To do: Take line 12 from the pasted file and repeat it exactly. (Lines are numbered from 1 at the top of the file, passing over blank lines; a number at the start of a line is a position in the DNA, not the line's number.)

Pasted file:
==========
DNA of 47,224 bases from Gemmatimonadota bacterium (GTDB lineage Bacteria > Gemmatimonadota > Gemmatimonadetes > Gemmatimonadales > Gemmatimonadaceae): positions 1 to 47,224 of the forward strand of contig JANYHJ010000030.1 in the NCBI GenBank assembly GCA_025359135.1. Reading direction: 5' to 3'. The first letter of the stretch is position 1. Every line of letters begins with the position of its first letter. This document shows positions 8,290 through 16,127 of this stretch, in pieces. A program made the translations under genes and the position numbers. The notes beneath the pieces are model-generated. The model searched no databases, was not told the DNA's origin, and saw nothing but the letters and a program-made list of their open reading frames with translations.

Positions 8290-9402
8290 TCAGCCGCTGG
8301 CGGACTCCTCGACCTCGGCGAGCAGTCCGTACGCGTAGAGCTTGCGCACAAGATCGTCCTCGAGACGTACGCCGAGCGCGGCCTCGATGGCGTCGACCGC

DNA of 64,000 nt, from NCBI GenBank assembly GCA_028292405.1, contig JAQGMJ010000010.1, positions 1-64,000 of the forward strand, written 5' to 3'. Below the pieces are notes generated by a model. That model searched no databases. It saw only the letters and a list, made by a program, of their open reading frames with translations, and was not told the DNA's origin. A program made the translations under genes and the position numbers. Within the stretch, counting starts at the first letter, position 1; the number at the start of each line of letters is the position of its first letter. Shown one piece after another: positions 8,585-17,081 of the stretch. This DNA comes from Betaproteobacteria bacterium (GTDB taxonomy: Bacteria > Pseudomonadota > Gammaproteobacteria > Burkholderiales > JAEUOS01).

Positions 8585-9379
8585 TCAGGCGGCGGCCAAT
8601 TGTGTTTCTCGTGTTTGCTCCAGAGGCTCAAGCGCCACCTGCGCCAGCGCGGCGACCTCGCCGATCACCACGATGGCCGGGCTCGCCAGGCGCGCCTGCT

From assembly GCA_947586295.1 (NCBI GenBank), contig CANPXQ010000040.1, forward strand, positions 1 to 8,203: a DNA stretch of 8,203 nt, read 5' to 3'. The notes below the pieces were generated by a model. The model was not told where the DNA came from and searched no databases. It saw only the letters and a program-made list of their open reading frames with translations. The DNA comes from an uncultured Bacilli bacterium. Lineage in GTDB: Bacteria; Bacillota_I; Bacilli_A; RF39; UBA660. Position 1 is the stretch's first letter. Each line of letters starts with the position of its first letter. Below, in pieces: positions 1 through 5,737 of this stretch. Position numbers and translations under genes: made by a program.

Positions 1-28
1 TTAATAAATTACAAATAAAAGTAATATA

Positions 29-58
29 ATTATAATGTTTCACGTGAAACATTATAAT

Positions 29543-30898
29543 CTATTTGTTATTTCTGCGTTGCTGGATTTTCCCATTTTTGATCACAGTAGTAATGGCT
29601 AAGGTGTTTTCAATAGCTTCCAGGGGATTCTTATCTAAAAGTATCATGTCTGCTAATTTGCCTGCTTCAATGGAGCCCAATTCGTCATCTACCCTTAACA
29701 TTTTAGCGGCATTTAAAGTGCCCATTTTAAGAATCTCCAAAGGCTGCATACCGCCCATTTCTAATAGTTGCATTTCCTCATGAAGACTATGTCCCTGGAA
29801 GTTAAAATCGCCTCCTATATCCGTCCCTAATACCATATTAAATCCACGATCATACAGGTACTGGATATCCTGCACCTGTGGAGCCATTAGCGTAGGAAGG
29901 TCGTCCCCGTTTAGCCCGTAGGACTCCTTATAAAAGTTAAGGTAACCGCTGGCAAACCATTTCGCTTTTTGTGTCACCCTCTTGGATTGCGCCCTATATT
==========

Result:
Positions 29-58